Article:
Farmland being dumped on in Maple Ridge
The last time water rose in the North Alouette River and spilled over its banks, Rosemary Webster and her husband were asleep.
They woke up to a loud bang on their front door.
Mounties and the fire department were evacuating the neighbourhood along 224th Street past 132nd Avenue, a low-lying stretch of the Alouette Valley that’s prone to flooding.
The water gushed into Webster’s workshop and garage at the back of the property, into the crawl space and flooded out their septic tank.
She now fears the next persistent deluge will cause even more damage.
“Heaven help us all if we get a really big flood.”
The Websters and the Alouette Valley Association continue to blame a wall built by a farmer along 224th St. for diverting flood water that would usually wash back into the river, onto nearby properties.
The farmer, Hang Cho, is now hauling in soil on to his property, at 13261 and 13347 224th St.
The dump trucks carrying excavated material from several development sites in Maple Ridge have been rolling onto the properties for months.
A resident who followed one of the trucks claims he saw it haul fill off a government-funded social housing project on Brown Avenue.
The filling has been permitted by the Agricultural Land Commission, without a permit process, because it is considered a “farm use.”
Cho said he’s building a road to access another part of his farm, a project he estimates could take at least a year.
The fill now rises several hands above 224th St. and extends into the tree line to the banks of the North Alouette.
His neighbours call it “soil farming.”
“There are so many things wrong with this activity, from dumping material of an unknown quality near a salmon bearing river, to destroying good farmland, and endangering the surrounding properties during a flood by redirecting water,” said Dian Murrell, a neighbour and member of the Alouette Valley Association.
It has worked tirelessly to curb flooding in the valley. The association has an alert system that sounds a warning when waters rise, gauges that monitor the river level and volunteers who dislodge log jams.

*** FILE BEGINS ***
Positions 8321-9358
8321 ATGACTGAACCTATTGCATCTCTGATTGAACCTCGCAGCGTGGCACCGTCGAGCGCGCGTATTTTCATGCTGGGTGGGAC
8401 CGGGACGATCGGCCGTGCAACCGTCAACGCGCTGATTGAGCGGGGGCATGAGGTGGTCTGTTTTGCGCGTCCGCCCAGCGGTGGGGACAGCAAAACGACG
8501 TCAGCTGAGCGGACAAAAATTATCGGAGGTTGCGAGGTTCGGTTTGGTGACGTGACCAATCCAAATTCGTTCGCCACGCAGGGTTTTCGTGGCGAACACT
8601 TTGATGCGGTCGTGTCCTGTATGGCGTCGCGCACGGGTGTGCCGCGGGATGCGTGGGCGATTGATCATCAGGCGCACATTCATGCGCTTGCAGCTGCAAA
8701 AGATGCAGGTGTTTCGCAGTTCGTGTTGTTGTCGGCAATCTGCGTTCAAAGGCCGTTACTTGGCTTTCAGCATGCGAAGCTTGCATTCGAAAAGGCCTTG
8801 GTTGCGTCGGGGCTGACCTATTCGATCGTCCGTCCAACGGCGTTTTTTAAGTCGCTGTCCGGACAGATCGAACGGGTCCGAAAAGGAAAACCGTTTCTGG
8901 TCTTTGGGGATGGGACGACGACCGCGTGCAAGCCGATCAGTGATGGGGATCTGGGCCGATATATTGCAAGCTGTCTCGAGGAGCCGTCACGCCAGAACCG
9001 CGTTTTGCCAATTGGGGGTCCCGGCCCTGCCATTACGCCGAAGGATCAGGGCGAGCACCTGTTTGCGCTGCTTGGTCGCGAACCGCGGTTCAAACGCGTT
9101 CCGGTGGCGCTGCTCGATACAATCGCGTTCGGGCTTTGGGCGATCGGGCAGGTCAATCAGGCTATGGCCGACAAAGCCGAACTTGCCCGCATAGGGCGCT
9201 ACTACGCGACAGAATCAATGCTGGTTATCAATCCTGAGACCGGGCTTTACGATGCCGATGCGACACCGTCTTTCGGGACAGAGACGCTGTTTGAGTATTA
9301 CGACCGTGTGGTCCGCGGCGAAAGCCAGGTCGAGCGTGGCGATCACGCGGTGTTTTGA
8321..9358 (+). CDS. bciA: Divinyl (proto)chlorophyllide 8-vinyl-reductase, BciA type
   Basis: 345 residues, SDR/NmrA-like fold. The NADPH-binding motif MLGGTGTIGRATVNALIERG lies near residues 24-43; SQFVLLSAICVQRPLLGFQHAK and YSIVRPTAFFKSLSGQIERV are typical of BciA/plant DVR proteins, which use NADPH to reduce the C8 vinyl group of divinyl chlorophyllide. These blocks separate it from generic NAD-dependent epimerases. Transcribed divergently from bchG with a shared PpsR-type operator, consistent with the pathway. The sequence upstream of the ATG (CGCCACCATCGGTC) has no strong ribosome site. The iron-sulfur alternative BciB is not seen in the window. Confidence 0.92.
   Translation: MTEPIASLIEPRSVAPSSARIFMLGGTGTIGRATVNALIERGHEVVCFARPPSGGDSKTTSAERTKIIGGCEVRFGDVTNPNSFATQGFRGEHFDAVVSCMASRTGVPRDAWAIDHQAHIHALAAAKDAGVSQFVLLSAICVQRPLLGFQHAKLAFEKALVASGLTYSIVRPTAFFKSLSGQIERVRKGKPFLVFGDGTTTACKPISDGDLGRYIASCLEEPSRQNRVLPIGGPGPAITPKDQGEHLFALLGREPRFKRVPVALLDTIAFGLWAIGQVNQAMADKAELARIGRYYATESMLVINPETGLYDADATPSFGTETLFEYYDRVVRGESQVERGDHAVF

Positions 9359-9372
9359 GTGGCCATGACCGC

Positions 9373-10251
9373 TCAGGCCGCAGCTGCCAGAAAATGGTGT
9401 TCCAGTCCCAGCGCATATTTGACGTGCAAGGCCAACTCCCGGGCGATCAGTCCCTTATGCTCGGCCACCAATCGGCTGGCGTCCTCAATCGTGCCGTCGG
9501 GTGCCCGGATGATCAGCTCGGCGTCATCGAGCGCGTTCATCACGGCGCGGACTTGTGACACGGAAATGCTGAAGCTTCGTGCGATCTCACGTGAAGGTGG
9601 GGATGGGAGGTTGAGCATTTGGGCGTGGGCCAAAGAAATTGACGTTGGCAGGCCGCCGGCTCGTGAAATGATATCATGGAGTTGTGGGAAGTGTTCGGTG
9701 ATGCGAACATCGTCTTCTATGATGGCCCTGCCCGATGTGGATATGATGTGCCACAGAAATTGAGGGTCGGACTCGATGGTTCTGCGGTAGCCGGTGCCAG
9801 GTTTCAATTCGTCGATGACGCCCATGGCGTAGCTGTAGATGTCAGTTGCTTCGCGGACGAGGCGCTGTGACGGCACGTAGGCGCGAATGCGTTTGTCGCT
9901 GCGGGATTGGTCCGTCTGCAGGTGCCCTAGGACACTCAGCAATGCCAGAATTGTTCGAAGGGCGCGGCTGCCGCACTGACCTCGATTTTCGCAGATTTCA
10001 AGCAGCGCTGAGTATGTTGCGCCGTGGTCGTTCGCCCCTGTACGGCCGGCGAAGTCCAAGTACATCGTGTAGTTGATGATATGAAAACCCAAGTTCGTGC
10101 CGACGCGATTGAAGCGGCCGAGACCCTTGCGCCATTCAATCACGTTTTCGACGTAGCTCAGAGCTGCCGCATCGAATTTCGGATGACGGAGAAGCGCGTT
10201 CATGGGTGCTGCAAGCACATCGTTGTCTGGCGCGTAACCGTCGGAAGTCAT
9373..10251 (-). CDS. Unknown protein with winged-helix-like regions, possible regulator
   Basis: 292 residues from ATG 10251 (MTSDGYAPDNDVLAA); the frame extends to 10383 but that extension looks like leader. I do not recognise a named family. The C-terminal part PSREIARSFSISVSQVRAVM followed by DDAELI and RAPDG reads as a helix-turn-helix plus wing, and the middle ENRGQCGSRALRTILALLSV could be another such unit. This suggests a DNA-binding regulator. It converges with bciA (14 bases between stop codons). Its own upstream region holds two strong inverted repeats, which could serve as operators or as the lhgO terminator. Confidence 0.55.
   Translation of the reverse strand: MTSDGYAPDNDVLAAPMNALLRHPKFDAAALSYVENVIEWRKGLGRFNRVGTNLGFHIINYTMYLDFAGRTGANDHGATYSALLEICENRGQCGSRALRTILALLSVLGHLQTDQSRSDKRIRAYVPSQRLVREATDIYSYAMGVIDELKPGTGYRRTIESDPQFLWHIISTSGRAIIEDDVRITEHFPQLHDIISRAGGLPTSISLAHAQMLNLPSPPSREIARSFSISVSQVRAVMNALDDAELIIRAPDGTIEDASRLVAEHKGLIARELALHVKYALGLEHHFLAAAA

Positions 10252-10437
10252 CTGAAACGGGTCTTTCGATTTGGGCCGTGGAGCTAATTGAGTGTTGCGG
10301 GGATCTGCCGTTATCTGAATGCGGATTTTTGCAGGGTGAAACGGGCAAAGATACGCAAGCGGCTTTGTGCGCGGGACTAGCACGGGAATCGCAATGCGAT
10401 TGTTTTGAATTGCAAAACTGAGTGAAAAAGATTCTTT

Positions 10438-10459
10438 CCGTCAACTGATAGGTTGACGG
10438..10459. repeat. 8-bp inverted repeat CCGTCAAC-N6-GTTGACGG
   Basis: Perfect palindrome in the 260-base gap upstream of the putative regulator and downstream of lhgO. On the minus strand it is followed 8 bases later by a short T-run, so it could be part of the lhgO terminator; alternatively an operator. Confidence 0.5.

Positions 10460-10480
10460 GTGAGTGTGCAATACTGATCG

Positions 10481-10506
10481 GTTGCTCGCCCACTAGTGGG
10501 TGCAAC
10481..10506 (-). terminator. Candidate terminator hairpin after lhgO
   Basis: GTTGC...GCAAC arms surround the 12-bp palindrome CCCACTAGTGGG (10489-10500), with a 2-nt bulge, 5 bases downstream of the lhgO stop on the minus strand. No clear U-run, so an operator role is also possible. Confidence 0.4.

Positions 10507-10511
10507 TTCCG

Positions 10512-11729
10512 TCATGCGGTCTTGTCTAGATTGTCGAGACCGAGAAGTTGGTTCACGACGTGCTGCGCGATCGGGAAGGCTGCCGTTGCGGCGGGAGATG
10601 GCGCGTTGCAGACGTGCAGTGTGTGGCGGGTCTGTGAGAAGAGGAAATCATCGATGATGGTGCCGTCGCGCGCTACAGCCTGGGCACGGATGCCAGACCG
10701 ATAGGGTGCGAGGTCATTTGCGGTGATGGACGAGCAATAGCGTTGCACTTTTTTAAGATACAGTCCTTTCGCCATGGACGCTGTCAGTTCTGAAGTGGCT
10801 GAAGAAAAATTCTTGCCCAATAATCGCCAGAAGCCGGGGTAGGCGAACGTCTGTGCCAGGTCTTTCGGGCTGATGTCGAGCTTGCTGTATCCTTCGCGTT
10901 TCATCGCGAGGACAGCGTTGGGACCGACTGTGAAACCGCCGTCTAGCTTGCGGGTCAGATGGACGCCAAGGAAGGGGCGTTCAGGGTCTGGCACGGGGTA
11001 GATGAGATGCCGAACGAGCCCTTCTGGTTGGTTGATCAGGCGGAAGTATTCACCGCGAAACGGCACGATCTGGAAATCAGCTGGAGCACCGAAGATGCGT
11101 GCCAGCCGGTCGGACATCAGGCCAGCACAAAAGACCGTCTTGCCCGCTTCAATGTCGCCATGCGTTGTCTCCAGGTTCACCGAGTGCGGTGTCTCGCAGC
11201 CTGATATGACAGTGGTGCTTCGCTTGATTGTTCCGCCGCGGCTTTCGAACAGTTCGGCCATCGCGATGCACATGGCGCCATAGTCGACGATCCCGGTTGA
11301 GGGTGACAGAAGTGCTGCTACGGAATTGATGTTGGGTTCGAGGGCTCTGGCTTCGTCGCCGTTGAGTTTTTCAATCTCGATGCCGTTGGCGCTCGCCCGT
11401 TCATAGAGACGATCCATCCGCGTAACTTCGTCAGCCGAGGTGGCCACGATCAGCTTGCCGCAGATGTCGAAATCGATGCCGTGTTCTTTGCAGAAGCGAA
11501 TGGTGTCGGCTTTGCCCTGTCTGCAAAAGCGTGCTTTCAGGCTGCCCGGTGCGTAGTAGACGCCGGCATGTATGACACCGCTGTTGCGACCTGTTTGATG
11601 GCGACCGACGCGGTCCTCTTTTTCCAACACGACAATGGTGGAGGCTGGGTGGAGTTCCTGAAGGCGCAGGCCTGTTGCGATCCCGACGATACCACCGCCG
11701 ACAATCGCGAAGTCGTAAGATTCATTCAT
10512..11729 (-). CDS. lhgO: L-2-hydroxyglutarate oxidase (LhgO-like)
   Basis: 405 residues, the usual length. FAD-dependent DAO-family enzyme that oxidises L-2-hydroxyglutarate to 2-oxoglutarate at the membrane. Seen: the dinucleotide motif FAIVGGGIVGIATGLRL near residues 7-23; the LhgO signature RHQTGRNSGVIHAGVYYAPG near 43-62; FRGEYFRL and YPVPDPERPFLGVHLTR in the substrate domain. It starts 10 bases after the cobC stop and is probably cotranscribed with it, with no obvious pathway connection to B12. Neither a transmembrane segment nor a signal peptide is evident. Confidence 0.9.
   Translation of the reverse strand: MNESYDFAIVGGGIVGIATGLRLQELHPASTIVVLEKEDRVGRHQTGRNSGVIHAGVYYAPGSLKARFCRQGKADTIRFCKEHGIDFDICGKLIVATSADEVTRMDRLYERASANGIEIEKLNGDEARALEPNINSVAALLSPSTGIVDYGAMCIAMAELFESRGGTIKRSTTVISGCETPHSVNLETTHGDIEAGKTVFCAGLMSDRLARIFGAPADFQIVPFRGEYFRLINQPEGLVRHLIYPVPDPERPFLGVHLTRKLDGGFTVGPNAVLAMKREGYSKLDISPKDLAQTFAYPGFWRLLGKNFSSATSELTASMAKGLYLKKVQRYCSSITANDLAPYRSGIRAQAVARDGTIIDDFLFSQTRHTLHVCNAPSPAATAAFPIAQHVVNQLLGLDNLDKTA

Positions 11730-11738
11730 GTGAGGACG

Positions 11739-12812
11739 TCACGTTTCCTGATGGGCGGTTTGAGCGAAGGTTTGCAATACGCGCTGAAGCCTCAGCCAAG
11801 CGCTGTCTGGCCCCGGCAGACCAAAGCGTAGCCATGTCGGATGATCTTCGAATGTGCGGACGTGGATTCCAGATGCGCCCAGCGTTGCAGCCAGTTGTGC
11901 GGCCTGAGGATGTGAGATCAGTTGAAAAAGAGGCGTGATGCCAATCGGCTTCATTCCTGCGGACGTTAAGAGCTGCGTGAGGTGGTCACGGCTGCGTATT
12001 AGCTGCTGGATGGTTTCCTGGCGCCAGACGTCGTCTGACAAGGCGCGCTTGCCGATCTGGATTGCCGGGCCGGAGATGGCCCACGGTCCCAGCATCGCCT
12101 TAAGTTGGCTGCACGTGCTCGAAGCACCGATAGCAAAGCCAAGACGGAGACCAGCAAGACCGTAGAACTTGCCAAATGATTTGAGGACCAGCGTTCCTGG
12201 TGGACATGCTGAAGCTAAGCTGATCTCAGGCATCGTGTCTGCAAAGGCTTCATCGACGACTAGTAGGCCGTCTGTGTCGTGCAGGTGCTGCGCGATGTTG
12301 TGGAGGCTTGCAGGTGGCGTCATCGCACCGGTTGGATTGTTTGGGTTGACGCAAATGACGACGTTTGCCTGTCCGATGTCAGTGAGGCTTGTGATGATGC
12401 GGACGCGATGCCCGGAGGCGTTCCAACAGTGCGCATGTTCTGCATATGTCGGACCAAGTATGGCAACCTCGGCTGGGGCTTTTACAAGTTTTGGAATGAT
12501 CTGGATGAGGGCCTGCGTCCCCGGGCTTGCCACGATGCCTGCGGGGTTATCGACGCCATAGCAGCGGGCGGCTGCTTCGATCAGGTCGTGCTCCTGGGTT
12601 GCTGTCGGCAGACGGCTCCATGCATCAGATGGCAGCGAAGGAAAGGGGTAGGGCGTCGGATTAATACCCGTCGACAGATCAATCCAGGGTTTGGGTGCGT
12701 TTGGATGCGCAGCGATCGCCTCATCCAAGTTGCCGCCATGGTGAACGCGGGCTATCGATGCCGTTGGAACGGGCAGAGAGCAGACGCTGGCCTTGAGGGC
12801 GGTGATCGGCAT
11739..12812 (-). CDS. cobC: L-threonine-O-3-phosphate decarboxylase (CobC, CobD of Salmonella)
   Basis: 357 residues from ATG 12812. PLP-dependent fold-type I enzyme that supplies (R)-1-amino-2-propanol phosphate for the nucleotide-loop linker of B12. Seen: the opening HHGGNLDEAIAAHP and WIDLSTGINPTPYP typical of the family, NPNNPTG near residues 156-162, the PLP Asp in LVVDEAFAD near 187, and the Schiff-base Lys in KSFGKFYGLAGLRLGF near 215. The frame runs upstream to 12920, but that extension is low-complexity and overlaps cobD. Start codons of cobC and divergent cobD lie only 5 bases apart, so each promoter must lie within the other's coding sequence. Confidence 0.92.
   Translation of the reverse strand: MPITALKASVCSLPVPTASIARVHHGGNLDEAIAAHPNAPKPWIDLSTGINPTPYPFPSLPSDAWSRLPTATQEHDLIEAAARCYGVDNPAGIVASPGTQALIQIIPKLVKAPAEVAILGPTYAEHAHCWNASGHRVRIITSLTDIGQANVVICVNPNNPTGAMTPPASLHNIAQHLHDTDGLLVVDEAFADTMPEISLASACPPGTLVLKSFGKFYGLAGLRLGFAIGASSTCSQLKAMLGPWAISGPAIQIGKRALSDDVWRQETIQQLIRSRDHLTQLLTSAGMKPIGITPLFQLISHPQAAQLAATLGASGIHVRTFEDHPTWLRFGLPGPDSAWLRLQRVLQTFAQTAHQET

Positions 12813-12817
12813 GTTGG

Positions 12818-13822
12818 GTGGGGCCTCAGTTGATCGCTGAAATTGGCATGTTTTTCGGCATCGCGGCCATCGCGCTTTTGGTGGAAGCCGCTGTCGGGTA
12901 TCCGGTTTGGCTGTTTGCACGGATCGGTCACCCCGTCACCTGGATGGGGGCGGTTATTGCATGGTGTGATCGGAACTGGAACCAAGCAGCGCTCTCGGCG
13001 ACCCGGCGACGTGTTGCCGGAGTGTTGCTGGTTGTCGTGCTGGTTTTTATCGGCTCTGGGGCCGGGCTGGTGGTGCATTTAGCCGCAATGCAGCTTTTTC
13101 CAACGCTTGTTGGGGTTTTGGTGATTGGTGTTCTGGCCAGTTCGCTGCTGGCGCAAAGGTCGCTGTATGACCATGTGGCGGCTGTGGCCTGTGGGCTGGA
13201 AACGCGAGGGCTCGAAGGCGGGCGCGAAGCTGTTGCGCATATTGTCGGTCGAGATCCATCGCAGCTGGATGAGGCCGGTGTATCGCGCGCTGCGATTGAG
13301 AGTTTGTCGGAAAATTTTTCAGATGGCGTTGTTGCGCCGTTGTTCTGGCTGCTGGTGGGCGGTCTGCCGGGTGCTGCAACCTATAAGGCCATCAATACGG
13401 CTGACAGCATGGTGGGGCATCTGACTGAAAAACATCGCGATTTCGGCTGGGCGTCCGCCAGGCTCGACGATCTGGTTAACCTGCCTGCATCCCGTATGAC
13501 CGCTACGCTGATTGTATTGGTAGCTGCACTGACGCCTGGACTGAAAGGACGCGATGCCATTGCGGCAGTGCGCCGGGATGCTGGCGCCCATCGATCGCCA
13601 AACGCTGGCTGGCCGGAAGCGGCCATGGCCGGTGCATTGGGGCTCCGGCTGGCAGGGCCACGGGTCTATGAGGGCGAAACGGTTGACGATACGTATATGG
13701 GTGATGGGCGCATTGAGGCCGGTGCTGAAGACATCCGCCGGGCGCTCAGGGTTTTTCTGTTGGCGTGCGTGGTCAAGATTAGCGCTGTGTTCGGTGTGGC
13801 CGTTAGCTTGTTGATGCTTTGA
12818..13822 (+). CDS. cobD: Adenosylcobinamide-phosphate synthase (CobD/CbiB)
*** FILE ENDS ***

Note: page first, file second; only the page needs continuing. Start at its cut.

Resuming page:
They waited three years for the District of Maple Ridge to complete a hydrology study of the Alouette rivers flood plain.
The document, finally released last month, found that “raising or infilling of land” on the flood plain displaces water and relocates the flooding problem to other properties.
It recommended the district consider a strategy for flood management that ensures “new or upgraded flood protection structures do not adversely increase the overall flood hazard.”
The Alouette Valley Association has lobbied district council, MLA Michael Sather, MP Randy Kamp, written letters to the Agricultural Land Commission and province, to no avail.
The district issued a stop-work order against Cho in 2006, but hasn’t issued one since.
The “berm,” or wall, neighbours blame for diverting water was ordered removed in November 2006, but rebuilt in early 2007 and still stands.
The District of Maple Ridge, however, assures the neighbours it is keeping a close eye on Cho.
He applied for a soil deposit permit from the district in 2009, but staff are still waiting on a hydrology report. In the meantime, he’s being allowed to dump fill on his property for a road, with the blessing of the Agricultural Land Commission.
The property the soil’s being loaded on is up for sale for $1 million and being advertised online as a site in the Agricultural Land Reserve that has “the potential for a development.”
The website states there is no sign on the property, “by seller request.”
“Mr. Cho is a bonafide farmer in the community and is operating under the guidelines of the Agricultural Lands Commission and has been doing so the whole time,” said Maple Ridge’s director of planning Jane Pickering.
But even if the land commission approved the use, local government bylaws still apply.
Although neighbours allege the fill on Cho’s property has encroached into the 30 -metre setback required under Maple Ridge’s “water course protection” bylaw, the district’s been told by the Agricultural Land Commission he is operating within guidelines.
“If he operates within the regulations of the land commission, he doesn’t need [a permit] from us,” said Pickering.
“We are trying to work a bit in the middle with the land commission and the neighbours, but we have to respect what the land commission tells us. He is doing what he said he is going to do and if he has stepped outside of that, we talk to him and he rectifies it. I think the neighbourhood probably doesn’t see it that way.”
Bruce Hobbs, another neighbour, believes that in Cho’s situation, the land commission guidelines are “absolutely redundant.”
“The fact of the matter is – if you are going to put that much soil onto a property that’s next to a river, you need to do a hydrology study,” he said.
Councillors, including the mayor, have visited the site as the neighbours continue to call for action.
“To the untrained eye, it does seem like there’s a lot of fill going in there,” said Mayor Ernie Daykin.